One of the most powerful movies I watched in my first year of college was Peter Davis’ academy award-winning 1974 documentary of the Vietnam War, Hearts and Minds. My review of this movie is so long that it requires its own post.
According to the 2001 DVD Commentary, Davis made Hearts and Minds to explore—if not necessarily answer—three important questions: “Why did we [the US] go to [war in] Vietnam? What did we do there? And what did the doing in turn do to us?” With this documentary, Davis examines the propaganda of the US government and the military, and compares it to the stories of pro- and anti-war individuals in the government, the military, and in Vietnam.
Personal Reaction: I found Hearts and Minds a strong, moving look at a war that ended a decade before I was born. In interviewing many of the people “in the know”—American, Vietnamese and one French—Davis uncovers some very disturbing truths about the Vietnam War.
The film is awfully unsettling. There’s some nudity and moderately graphic violence, but the real impact is emotional. Hearts and Minds displays the full horror of war and what it does to its victims, American and Vietnamese. It’s sickening, and—especially in light of the fact that we’ve apparently learned absolutely nothing from the experience—quite depressing, too.
However, I felt that Hearts and Minds, unlike many other media I’ve been exposed to over the years, had a definite and legitimate reason for being sad and depressing. Davis and his crew depict the true nature of the Vietnam War which—as with all other wars—includes a sickening amount of terrible, needless suffering. To do anything else would be to play the mainstream media’s game of sugarcoating the conflict and giving the audience the false impression that “hey, things aren’t so bad.” Davis tells the truth in this documentary, and in war the truth is often a very ugly thing.
The film has been criticized as anti-American. Certainly, it is very critical of the war, and the reasons (stated and unstated) for perpetuating it. However, there’s a quote from Clarence Darrow that goes: “True patriotism hates injustice in its own land more than anywhere else.” Another quote, attributed variously to Thomas Jefferson, Howard Zinn, and a past President of the American Civil Liberties Union says: “Dissent is the highest form of patriotism.” When, as in Vietnam, the government and the military go against the best interests of the people of the United States, then resistance is the pro-American course of action.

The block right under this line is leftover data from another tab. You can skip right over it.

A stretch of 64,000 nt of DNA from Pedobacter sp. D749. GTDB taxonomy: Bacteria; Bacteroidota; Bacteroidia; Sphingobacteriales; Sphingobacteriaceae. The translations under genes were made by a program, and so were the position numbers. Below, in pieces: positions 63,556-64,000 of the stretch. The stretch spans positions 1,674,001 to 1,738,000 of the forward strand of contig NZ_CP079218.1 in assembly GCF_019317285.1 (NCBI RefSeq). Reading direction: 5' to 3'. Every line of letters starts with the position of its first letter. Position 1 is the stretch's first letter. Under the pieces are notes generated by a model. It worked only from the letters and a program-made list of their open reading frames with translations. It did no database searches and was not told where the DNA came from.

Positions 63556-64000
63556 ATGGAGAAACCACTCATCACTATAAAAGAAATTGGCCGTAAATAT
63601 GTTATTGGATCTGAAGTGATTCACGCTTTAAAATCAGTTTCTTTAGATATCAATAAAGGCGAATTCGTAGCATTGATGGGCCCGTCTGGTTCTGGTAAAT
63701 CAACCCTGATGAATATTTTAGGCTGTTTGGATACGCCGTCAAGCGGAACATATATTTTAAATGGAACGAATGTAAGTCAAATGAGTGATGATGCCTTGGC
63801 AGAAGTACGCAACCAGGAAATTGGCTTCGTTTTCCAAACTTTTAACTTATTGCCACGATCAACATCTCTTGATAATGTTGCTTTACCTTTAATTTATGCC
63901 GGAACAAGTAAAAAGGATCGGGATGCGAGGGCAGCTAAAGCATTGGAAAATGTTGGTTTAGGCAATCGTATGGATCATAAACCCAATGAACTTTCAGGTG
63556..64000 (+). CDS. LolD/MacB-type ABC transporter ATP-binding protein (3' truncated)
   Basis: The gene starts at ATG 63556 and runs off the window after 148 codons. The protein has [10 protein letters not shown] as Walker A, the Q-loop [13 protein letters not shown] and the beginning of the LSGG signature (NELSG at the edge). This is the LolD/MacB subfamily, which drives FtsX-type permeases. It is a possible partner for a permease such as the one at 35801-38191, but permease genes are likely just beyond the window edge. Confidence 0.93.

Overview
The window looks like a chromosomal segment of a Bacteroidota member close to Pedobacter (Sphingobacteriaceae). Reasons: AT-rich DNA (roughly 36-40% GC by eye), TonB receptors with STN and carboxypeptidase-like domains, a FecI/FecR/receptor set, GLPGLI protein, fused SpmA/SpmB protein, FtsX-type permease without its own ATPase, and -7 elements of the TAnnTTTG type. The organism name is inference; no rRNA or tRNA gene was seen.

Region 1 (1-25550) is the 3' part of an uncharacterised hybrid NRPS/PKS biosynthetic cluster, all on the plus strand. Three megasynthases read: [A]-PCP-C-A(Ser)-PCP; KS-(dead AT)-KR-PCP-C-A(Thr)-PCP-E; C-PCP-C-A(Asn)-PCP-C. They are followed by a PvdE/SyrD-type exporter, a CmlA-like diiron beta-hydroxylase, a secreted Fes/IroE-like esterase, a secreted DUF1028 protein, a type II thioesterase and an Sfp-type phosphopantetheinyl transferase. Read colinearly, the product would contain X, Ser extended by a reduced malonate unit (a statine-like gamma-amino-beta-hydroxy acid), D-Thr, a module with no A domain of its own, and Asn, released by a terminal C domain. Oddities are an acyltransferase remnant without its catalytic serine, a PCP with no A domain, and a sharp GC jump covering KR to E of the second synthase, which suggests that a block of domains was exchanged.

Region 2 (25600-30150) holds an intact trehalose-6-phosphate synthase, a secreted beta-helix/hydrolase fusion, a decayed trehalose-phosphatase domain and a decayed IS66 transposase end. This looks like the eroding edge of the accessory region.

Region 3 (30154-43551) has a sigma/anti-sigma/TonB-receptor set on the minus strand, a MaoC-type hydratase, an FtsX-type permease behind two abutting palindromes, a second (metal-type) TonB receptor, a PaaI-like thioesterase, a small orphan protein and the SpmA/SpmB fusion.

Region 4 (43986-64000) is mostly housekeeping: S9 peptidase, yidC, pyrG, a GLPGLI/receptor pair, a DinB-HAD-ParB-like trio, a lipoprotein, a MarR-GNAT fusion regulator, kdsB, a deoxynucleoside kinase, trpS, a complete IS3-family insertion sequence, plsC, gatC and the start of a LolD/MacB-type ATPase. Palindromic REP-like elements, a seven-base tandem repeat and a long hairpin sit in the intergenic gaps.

There’s an interesting segment near the beginning of the film depicting anti-communist propaganda. During the war, of course, the government portrayed the Vietnam conflict as freedom-loving Capitalists versus tyrannical Communists, since they couldn’t be honest and portray it as freedom-loving Vietnamese against imperialist Americans (which, granted, is also an obscene exaggeration and oversimplification, but one with a better anchor in reality).
In his commentary, Davis makes it clear that he is not a communist (he needn’t have been quite so emphatic about it, if you ask me) and that he has many differences of opinion with the communist movement (which is okay, so do I). However, he points out how the government used near-fanatical anti-communist propaganda to discredit its critics.
One of the ways the people in power have of defending their unjust and immoral actions is by painting one opponent group as vile, heartless monsters who have sunk so far into their depravity that they should not even be considered human beings. They have no motivations except to do evil, no human qualities, no psychology … they’re just evil. The ones in power then accuse anyone who opposes them of being a member of that group.
In portraying anti-communist propaganda, Davis is not throwing his support in with the communists, but drawing the audience’s attention to this very phenomenon. Today the words “socialist,” “terrorist,” and even “Muslim” are more in vogue than “communist,” but the essential nature of the phenomenon remains unchanged.